A newly developed sweetener should also strengthen the intestinal flora -

New low-calorie sweetener may improve gut health

We seem to have a natural tendency to eat sweets, but high sugar intake comes with many health issues. Although artificial sweeteners achieve adequate sweetness, they have also been linked to adverse health effects.

However, the newly developed sweetener may offer health benefits through the combination of sweetness and functionality of prebiotic fibers, reports an international research team on the results of their new study in the "ACS Journal of Agricultural and Food Chemistry". The sweetener could be a healthier alternative to table sugar and artificial sweeteners currently available.

Artificial sweeteners as a sugar substitute

Given the health issues that table sugar can cause, artificial sweeteners are growing in popularity because they provide a sweet taste without the calories, researchers report.

However, for some sweeteners, studies have already provided evidence that they can stimulate appetite, which can lead to increased food intake and weight gain, as well as other negative health consequences.

Look for natural alternatives

The research team therefore looked for low-calorie and extremely sweet substances from natural sources that could serve as a substitute for sugar. They came across so-called galactooligosaccharides, which are found in the milk of mammals, on the one hand, and certain extracts from the Luo Han Guo fruit, known as mogrosides, on the other.

Galacto-oligosaccharides are low-calorie sugars with a prebiotic effect that may provide an energy source for beneficial gut microbes, but aren't sweet enough to replace table sugar, the scientists say.

Mogrosides are compounds that are 200 to 300 times sweeter than table sugar but sometimes taste bad, the research team said. The mogrosides examined in the study came from the Luo Han Guo fruit, which belongs to the squash family and is also used as a herbal remedy in traditional Chinese medicine.

New sweetener developed

The bad taste of mogrosides can be eliminated with enzymes. The researchers therefore wanted to bring together the best aspects of the two natural substances by using enzymes to modify the mogrosides and at the same time produce galactooligosaccharides for a new low-calorie sweetener.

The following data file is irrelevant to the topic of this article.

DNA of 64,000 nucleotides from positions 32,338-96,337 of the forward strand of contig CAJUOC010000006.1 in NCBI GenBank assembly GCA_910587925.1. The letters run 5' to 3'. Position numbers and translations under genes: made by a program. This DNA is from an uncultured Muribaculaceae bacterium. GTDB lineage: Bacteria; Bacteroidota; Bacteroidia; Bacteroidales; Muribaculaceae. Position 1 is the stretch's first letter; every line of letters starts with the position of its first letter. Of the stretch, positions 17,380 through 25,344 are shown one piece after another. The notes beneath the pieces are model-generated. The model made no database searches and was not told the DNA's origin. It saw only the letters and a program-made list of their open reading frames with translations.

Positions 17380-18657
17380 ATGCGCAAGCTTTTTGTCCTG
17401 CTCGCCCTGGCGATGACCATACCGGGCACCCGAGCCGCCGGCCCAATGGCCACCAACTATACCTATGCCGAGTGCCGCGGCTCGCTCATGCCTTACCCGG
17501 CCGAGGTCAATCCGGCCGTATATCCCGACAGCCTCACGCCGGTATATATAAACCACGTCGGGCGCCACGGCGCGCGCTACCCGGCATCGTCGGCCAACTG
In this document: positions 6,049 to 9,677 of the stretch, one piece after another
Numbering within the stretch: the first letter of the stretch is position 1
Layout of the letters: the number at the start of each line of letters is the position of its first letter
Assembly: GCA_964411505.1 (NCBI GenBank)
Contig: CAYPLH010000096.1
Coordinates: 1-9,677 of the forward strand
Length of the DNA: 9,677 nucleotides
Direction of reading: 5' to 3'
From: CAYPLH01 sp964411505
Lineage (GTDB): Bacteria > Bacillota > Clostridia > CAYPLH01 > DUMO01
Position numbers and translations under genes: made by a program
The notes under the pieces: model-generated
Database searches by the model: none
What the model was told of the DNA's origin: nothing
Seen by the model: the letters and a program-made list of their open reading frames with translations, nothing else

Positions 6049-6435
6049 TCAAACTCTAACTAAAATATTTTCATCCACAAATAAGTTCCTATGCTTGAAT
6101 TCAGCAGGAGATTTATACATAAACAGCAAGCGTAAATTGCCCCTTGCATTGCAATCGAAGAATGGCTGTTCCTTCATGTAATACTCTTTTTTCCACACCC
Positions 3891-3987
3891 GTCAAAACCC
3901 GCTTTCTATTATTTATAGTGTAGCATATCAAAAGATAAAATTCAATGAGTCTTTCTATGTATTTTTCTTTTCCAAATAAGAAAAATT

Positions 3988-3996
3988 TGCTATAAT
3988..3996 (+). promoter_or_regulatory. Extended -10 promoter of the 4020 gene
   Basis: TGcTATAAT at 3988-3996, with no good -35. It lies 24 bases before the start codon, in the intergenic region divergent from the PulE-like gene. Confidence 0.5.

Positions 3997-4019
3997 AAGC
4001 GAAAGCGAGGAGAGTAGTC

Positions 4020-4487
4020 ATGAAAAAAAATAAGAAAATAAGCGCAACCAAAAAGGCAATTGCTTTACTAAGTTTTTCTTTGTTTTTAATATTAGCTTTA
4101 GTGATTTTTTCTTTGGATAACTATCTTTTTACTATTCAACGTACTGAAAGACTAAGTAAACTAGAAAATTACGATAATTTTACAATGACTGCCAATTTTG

They first started with lactose and mogroside V (the main mogroside in the Luo Han Guo fruit). Adding enzymes called β-galactosidases then created a mixture containing mostly galactooligosaccharides and a small amount of modified mogrosides, the team reports.

In testing, this new combination achieved a sweetness similar to sucrose (table sugar), so it could be an acceptable alternative to table sugar for consumers.

In lab experiments, the new sweetener also increased levels of several beneficial human gut microbes - including Bifidobacterium and Lactobacillus species - and increased metabolites produced by bacteria, such as acetate, propionate and butyrate. .

Prebiotic sugar substitute?

The mixture could have a prebiotic effect on the intestinal flora and the new sweetener appears to be a promising sugar substitute according to the first analyses. Next, the researchers want to examine the effects of the substance on human intestinal health in more detail.

"In summary, it can be said that these substrates can be considered as new prebiotic sweeteners and represent a practical and innovative approach to reduce the sucrose content of foods," concludes the research team. (fp)

Author and source information

Show now

This text corresponds to the specifications of the specialized medical literature, medical guidelines and current studies and has been verified by health professionals.


Ana Muñoz-Labrador, Rosa Lebrón-Aguilar, Jesús E. Quintanilla-López, Plácido Galindo-Iranzo, Silvana M. Azcarate, Sofia Kolida, Vasiliki Kachrimanidou, Virginia Garcia-Cañas, Lisa Methven, Robert A. Rastall, F. Javier Moreno , and Oswaldo Hernandez-Hernandez: Prebiotic potential of a new sweetener based on galacto-oligosaccharides and modified mogrosides; in: ACS Journal of Agricultural and Food Chemistry (published 07/13/2022), pubs.acs.orgAmerican Chemical Society: New low-calorie sweetener may also improve gut health, study finds (published 08/04/2022) , eurekalert.org

Important Note:
This article contains general advice only and should not be used for self-diagnosis or treatment. It cannot substitute a visit to the doctor.